Thursday, 30 October 2014
I was reminded of this discussion recently. In his recently published “Top 10 Tips for Being a Successful Poet” (which are really tips for how to prepare the mind and heart so that you are in a state which is receptive to the possibility of poetry happening – a subtle but important distinction), Andrew Motion states that “people will interpret your poetry in different ways, but provided the interpretation that is brought to the poem isn’t plainly bonkers, I actually enjoy that.”
This statement elicited a strong response from my literary sparring partner Tim Ellis, who retorted: “I never write a poem unless I have something I want to say, and if people interpret my words differently I consider the poem a failure.” And that really set me thinking.
I wrestled with a similar problem earlier in my poetic career. At that time, a rather lovingly crafted descriptive poem of mine had just been Highly Commended in one of the bigger competitions. I was proud of the success. But when I read the judge’s report, I was perturbed to discover that the judge had inferred a subtext within the poem which I had never intended. The subtext he’d ‘found’ was about bereavement – not exactly a minor issue. In fact, owing to the subject matter of the poem, I was initially a little upset to realise that the judge had interpreted it this way.
What followed was a bit of a crisis of confidence about my integrity as a poet. After all, aren’t poets supposed to tell the truth, at least as they perceive it to be? If people were reading my poem as a poem about bereavement – if, indeed, it had won its competition place on the strength of an assumption that it was about bereavement – then wasn’t there something intrinsically dishonest about the poem? And wouldn’t there be something even more dishonest about me putting the poem forward in future poetry readings, knowing that at least some of the audience were likely to interpret it that way?
It took a very wise poetry tutor to explain to me that that didn’t mean the poem (or the poet) wasn’t truthful. The very fact that the poem was open to an interpretation other than the one I’d intended was a sign of the power of the poem to take on a life beyond the person who had written it. Those who subsequently read, or heard, the poem were free to draw out meanings from the poem which resonated with them. The poem was no longer constrained by the fairly narrow sphere of my own observations, thoughts and feelings; it could land in somebody else’s heart and have a whole new meaning for them, independently of me. And that, if I’m honest, was something a little bit awe-inspiring, and very humbling.
This is exactly the same reason I love modern art, and folk music. In both of these art forms, there’s seldom an obvious contemporary meaning to the artwork. Modern art and traditional songs and stories are at their most powerful when their meaning isn’t tied to the person who created them. Other people can come and interact with and, to an extent, reinterpret the artwork. Thus, fairy tales take on new meanings which resonate with the concerns of the contemporary society. The tales of King Arthur have been constantly rewritten for the changing times, from the age of high chivalry in Malory, through the vehement anti-war satire of TH White, to Monty Python’s surrealist whimsy. We are far more aware of the undercurrent of, say, sexual violence in Little Red Riding Hood or domestic abuse in Cinderella than were the audience of fifty years ago, or a hundred. And one reason why I love the Yorkshire Sculpture Park so much is that the Henry Moores and Barbara Hepworths there can be touched, climbed over, peeked through and hidden behind; their meaning is constantly reinterpreted by children of all ages finding new ways to interact with these magnificent sculptures, new games to play with them.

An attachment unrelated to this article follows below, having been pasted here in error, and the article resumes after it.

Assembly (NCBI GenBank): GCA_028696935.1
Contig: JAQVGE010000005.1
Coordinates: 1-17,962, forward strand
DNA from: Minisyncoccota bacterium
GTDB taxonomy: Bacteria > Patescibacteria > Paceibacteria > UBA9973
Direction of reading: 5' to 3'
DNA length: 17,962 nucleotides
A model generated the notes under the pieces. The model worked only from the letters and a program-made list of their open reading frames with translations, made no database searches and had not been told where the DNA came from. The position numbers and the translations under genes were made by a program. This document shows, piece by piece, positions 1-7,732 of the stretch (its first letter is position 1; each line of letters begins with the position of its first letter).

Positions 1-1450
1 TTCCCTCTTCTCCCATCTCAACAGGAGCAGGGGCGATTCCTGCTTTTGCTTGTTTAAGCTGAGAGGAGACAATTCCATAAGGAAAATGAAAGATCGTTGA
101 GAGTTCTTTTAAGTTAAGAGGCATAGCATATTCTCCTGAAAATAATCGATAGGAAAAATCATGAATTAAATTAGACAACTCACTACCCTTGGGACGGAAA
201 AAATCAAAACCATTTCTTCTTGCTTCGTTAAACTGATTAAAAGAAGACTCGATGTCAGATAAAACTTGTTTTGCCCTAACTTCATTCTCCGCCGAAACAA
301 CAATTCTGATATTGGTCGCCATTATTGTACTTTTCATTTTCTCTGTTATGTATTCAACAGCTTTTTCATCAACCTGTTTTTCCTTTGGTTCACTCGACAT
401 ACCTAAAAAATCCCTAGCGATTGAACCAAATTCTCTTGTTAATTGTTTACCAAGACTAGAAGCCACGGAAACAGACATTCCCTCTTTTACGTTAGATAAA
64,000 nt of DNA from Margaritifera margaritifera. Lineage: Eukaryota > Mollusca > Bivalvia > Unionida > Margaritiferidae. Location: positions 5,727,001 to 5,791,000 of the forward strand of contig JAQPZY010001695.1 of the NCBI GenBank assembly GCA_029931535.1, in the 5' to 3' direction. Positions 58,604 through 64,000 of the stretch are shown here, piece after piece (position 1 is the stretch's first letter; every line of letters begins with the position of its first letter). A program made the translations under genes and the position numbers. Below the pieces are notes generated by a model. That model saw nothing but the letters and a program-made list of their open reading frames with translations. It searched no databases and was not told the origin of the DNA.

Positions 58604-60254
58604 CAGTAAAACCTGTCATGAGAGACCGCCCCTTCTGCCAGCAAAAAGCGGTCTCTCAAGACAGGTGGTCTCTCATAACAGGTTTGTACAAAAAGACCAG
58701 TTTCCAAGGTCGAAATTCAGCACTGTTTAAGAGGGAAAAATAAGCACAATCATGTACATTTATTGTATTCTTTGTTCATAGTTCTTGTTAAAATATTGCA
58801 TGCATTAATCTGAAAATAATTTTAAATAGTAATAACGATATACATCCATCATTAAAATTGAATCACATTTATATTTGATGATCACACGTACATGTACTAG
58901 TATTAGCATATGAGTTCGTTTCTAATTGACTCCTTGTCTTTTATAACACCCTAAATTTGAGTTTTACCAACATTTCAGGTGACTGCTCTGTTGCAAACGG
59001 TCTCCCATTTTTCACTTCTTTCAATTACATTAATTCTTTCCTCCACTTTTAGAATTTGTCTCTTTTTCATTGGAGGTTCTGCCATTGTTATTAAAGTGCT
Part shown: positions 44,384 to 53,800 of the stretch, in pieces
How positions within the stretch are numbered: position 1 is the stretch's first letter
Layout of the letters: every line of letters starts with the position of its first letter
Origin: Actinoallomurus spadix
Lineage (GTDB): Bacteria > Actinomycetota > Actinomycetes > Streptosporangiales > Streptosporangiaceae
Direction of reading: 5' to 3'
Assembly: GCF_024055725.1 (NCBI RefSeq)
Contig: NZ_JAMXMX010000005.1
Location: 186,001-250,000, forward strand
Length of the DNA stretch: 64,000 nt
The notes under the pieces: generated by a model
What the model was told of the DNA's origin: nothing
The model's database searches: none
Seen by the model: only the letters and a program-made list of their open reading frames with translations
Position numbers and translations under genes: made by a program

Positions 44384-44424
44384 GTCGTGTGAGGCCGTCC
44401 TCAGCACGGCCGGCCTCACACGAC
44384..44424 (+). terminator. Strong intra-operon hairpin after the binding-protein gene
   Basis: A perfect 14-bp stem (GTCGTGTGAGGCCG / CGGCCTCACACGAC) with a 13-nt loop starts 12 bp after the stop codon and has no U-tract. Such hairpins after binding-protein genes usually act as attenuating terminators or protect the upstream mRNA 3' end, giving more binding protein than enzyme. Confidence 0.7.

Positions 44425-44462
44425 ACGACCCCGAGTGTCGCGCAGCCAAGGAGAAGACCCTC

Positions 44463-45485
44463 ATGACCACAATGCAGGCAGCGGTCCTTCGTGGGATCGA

For me, a really good poem has a similar quality to those stories and sculptures. It can also be played with by the reader, or listener. They can see aspects of their own lives, or their landscape and history, in a new light by seeing them through the poem’s lens. So there doesn’t have to be one, absolute, inviolable meaning to a poem for it to be a success. Even an overtly contemporaneous political rant, if well written, can resonate long after the events which incited the poet to put pen to paper have become yesterday’s news. Goldsmith’s The Deserted Village was written in response to the effect of the Enclosure Acts on rural populations, but the workers of mischief in the poem seem disturbingly familiar in an age of austerity, benefit cuts and food banks.
There has to be some meaning though. There are poets who take ambiguity to an extreme, and produce poetry so obscure that no one can dig out any meaning from their words. Or, perhaps worse, only those with doctorates in literature can decipher them. Ambiguity as a poetic tool fails when its effect is to exclude the readers, instead of inviting them in.
Unfortunately, judging by the content of certain journals I could name, there are still one or two poetry editors who haven’t realised this...